Dr. Hamilton begins at the very beginning of this momentous subject. Taking man as he finds him to be, and all the facts which truly constitute the phenomena of the case, the visible appearances which are the certain indications of that which, though invisible, is really and inwardly existent, he inquires what this creature, so different from all the creatures that surround him, so wonderfully elevated above them, actually is: the result of the investigation being, that man's moral agency has its place assigned it among those most evident, those undeniable, Facts on which all true science must rest.
The Lecturer's own conviction of the importance of his theme, and his solemn determination to conduct the inquiry which he proposes as that importance deserves and demands, are unmistakeably shown in the few sentences of his opening address. Dr. Hamilton's audience would at once perceive that he was deeply in earnest ; that he was not going to amuse them with pretty trifles, elegant littlenesses, bon-bons for children of all ages, even though all poisonous material (which in the matter of sweetmeats is not always the case) had been carefully avoided ; that he was not going to conduct them by the clearly-connected steps of a series of metaphysical demonstrations, to the undeniable establishment of some abstract truth, however pleasing such a movement might be to those whose minds were disposed to it: it was plain from the first that the subject which was to occupy them in the lecture-room was by no means to be confined to it; that it concerned them not as scholars or as disputants, but as men ; men with eternity in full prospect before them; whose complete and everenduring happiness or misery was most intimately connected with the subjects he was called to discuss : so that mistake, either on his part or theirs, might be attended with the most fearful issues. All was calculated-if we may use a frequent, but incorrect, phrase-to solemnize the mind, to awaken a feeling that, we are bound to say, is more than sustained to the close. We could almost imagine we heard the text enunciated, “Doth not even nature itself teach you ?” and then, in sentences longer than those which the Doctor often employs, as though the weightiness of sentiment and feeling had pressed his thoughts into union, he goes on : (let the reader, though alone, read the extract aloud :)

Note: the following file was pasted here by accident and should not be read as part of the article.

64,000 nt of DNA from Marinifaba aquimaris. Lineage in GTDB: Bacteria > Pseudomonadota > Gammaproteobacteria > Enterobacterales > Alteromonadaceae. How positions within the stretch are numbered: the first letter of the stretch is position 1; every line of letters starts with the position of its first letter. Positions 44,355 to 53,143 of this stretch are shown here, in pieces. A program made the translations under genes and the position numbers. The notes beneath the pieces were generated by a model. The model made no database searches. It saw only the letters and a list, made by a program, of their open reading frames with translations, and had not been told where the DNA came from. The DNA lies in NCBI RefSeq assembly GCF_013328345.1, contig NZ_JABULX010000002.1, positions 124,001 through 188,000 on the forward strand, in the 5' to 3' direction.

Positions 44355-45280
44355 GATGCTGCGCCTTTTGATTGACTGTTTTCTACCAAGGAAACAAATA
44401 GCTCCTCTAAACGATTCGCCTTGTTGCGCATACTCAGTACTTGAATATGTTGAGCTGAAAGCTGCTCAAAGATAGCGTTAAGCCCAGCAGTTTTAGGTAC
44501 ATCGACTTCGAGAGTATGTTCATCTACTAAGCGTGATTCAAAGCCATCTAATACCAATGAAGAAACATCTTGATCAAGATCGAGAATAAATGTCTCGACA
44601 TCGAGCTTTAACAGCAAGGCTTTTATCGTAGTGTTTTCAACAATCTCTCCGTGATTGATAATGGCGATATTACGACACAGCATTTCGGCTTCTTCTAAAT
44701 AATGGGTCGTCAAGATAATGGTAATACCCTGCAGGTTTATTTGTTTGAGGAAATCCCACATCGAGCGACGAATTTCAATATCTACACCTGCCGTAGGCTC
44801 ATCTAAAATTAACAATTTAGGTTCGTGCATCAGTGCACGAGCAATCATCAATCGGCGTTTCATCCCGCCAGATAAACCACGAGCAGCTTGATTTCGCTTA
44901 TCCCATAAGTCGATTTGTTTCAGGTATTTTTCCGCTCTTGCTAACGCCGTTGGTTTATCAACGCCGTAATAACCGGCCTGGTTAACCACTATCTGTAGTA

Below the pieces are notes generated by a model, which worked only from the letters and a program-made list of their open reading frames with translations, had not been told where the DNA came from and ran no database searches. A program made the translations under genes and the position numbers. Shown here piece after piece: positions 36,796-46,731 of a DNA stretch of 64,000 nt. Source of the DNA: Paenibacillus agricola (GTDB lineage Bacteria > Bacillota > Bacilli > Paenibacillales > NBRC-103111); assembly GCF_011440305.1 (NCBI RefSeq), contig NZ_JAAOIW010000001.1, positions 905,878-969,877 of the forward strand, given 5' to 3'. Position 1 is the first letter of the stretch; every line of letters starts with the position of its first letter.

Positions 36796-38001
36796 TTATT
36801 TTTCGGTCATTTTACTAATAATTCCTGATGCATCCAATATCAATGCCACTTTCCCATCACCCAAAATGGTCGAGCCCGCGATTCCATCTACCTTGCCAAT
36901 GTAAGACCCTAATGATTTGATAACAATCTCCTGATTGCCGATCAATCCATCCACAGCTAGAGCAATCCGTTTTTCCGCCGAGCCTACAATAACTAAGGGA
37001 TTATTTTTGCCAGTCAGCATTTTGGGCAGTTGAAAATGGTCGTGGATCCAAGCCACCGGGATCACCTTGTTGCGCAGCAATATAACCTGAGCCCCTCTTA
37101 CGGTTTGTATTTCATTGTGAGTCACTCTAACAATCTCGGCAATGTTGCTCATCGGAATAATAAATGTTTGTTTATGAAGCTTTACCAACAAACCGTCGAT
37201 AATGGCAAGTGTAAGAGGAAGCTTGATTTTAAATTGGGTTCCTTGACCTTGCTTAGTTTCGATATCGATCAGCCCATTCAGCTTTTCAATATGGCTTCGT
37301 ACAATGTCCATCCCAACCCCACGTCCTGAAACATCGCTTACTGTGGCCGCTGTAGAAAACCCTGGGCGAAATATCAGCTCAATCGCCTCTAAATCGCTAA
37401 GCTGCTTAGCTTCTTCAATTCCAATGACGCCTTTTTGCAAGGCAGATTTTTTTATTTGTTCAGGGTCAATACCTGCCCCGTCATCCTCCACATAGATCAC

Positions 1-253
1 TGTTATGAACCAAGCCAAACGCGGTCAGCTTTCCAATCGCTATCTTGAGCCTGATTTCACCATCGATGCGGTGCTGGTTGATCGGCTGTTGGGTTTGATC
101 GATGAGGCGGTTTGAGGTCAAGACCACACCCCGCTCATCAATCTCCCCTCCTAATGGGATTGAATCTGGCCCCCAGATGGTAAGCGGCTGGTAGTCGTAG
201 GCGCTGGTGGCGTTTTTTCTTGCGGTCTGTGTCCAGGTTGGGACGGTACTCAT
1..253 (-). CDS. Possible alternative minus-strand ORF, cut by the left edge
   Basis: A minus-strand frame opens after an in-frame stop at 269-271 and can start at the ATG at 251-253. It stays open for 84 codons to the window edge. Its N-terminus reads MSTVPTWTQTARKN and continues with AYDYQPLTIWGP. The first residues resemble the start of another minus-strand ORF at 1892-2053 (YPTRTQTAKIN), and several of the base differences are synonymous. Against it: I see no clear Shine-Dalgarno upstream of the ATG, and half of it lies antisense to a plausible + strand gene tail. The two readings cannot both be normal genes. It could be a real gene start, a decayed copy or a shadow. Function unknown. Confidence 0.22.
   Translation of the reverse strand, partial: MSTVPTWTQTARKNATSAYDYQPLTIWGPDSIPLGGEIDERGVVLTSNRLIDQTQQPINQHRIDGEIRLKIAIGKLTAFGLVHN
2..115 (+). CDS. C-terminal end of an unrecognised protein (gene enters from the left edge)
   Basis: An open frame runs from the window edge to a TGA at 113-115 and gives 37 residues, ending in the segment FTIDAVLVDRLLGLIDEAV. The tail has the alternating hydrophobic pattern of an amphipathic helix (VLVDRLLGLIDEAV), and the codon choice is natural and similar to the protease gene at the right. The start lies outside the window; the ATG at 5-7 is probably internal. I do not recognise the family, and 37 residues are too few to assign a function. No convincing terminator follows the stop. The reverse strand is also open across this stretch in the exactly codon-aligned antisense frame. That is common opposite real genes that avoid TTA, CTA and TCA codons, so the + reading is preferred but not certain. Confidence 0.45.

Conclusions in science cannot fail stration. Studies of such moment must often to appear unreasonable, unless they be rigidly cautious, if we would reach be intelligibly and approvedly con- satisfactory results. The well-being ducted from their several first princi- of man is too implicitly involved in ples. They can only be shown generally them to warrant lightness and haste. reasonable when every step in their pro- For morals are not, in our idea and gress is clearly reasonable.
They are scheme either of philosophy or religion, but accumulations of individual ele- simple suggestions of reflection and exments, every one of which must be as perience,—not inere dictates of fitness, entire and convincing as themselves. not only calculations of utility,,but We are bound to trace these interme. they presuppose a Governor in the diate conditions in their arrangement Creator of mankind; not exclusively and correspondence, one to another, and the Contriver of the final causes which each to all. The link ought to be no we mark in material nature, but the less perfect than the chain : if it be not, Designer and the Master of that conthe coil is too loosely inserted and easily duct which shall lead us to our happi. broken. And stupendous facts and re